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UBC Theses and Dissertations

Performance of deflecting concrete highway barriers Thomson, Robert William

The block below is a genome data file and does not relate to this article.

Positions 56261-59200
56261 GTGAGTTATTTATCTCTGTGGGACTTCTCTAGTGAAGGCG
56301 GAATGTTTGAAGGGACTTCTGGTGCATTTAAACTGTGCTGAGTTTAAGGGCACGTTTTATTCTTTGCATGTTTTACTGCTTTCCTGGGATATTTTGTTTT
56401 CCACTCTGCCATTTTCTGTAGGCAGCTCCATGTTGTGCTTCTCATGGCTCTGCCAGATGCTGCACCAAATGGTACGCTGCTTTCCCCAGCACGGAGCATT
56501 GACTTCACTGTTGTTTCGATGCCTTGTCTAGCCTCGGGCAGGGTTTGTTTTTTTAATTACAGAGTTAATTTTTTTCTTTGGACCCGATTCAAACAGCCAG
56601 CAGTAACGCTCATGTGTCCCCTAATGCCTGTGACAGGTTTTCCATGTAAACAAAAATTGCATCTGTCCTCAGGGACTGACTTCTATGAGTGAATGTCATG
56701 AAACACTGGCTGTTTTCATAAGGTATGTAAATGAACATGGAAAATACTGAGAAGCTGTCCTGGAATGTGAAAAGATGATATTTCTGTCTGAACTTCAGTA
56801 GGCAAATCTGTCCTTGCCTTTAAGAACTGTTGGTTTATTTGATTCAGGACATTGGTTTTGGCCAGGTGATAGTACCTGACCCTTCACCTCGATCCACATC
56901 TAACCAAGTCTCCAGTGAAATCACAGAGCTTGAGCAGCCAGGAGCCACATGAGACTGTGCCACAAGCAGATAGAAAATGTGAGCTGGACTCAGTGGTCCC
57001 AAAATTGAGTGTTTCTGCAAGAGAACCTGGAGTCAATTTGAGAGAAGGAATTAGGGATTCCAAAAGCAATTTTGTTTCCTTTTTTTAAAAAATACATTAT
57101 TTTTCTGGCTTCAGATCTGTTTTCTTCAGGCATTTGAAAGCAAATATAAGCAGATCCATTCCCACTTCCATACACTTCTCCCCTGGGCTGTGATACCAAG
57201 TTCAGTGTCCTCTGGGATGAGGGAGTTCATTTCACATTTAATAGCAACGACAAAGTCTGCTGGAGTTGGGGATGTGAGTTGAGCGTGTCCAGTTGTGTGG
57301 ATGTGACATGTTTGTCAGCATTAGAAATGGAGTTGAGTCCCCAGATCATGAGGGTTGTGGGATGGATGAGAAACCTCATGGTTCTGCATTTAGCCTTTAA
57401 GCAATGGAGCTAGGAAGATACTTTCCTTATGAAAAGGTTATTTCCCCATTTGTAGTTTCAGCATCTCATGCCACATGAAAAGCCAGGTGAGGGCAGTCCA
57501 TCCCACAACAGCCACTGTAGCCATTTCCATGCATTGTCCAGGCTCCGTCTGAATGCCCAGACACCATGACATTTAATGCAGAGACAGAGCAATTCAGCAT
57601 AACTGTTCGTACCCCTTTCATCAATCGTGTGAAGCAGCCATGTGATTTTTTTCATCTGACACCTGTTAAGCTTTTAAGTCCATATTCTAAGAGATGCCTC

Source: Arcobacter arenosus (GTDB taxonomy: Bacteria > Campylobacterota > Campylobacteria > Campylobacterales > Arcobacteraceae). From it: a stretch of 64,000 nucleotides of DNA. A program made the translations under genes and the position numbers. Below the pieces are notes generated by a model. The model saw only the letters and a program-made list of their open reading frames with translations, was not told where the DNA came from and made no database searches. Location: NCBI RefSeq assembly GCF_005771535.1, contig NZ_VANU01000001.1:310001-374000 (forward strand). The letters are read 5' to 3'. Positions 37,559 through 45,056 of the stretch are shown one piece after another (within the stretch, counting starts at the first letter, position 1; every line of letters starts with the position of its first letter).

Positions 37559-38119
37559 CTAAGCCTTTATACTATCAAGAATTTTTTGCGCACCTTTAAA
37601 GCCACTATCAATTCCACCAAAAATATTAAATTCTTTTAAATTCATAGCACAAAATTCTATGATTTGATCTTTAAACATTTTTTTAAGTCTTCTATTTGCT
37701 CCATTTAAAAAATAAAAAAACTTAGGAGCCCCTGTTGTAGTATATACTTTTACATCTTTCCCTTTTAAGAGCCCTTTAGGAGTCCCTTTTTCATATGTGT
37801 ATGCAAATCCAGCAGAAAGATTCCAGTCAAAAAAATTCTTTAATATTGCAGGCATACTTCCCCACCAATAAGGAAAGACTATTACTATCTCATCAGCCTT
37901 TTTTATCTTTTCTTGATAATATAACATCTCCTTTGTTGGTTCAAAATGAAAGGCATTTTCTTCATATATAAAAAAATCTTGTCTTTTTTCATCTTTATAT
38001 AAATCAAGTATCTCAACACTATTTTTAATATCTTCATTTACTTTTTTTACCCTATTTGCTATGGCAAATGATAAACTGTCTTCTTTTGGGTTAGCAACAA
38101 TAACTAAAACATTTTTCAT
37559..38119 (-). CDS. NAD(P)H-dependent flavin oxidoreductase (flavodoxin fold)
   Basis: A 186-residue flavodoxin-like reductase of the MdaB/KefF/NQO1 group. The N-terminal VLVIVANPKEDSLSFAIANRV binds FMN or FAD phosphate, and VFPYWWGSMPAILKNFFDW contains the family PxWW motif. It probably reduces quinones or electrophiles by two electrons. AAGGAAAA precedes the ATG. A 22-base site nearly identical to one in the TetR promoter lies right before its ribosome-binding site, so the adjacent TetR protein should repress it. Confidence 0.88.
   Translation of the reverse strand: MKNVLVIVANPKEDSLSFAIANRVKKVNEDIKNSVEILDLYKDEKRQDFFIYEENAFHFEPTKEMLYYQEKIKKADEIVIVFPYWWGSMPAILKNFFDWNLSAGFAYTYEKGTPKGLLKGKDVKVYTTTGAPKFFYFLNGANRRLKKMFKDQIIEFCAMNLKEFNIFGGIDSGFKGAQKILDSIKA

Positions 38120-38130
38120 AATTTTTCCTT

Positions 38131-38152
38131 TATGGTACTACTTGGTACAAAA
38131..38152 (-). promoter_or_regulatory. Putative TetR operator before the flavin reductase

Shaped concrete barriers are employed as roadside protection in many highway jurisdictions. Those found in British Columbia, Canada, are assemblages of 2.5 m precast concrete segments. Two types of barrier are currently employed: a 810 mm high barrier used for median protection and 690 mm tall roadside barriers installed on the shoulders of the roadway. The latter represents a unique roadside protection system to B.C. Both the median and roadside barriers are free standing structures that can deflect during a vehicle impact. The collision performance of these barrier was examined experimentally and through a mathematical model developed herein. The experimental test program consisted of 26 vehicle crash tests of both barrier types. Principal findings of the testing were that the vehicle was redirected to the road for all test conditions and that the barriers could separate at their joints without allowing the vehicle to penetrate. Specialized tests on the joint structures were conducted, to assist in developing a mathematical description of the barrier dynamics. A mathematical model was developed to simulate a vehicle-barrier collision. This model was based on a planar representation of the collision event. The vehicle was modelled as a deformable body using structural deflection characteristics developed for accident reconstruction programs. The dynamics of the barrier were modelled as a multibody system of rigid links. Connections between the barrier segments were defined with a five phase joint deflection behaviour. These different phases represented (with increasing barrier deflections): 1) the slack between the segments, 2) joint rotations about the hook and eye, 3) initial binding contact of the concrete segment corners, 4) rotation about the point of binding, and 5) joint separation. Friction forces were calculated from a model of two planes in contact. Static and dynamic coefficients of friction were incorporated into this friction model. The simulation used analytical descriptions of the impulsive or discontinuous events occurring during the collision event. These involved transitions between different joint or friction regimes. Numerical integration was suspended while an impulse analysis of the event was conducted. The post impulse parameters were used as the starting point for the resumption of numerical integration. This approach allowed the simulation to proceed efficiently without excessive iteration about these transition periods. The resulting mathematical model was programmed into a personal computer program. This program allows arbitrary barrier and vehicle definitions to represent a vehicle-barrier impact. Results of a sensitivity analysis and comparison to test data were very encouraging. The vehicle model appears to reasonably represent a vehicle collision with a rigid vertical wall. Simulations with the deflecting barrier definition did not have as good agreement with test data, but showed a reasonable replication of the collision event. The sensitivity analysis showed that the vehicle redirection variables describing the vehicle yaw and yaw rate at exit were the most sensitive to perturbations in the input parameters. The analysis suggests that the redirection is closely related to the impact of the rear axle and rear bumper with the barriers. Better representation of this event will improve the model's performance.

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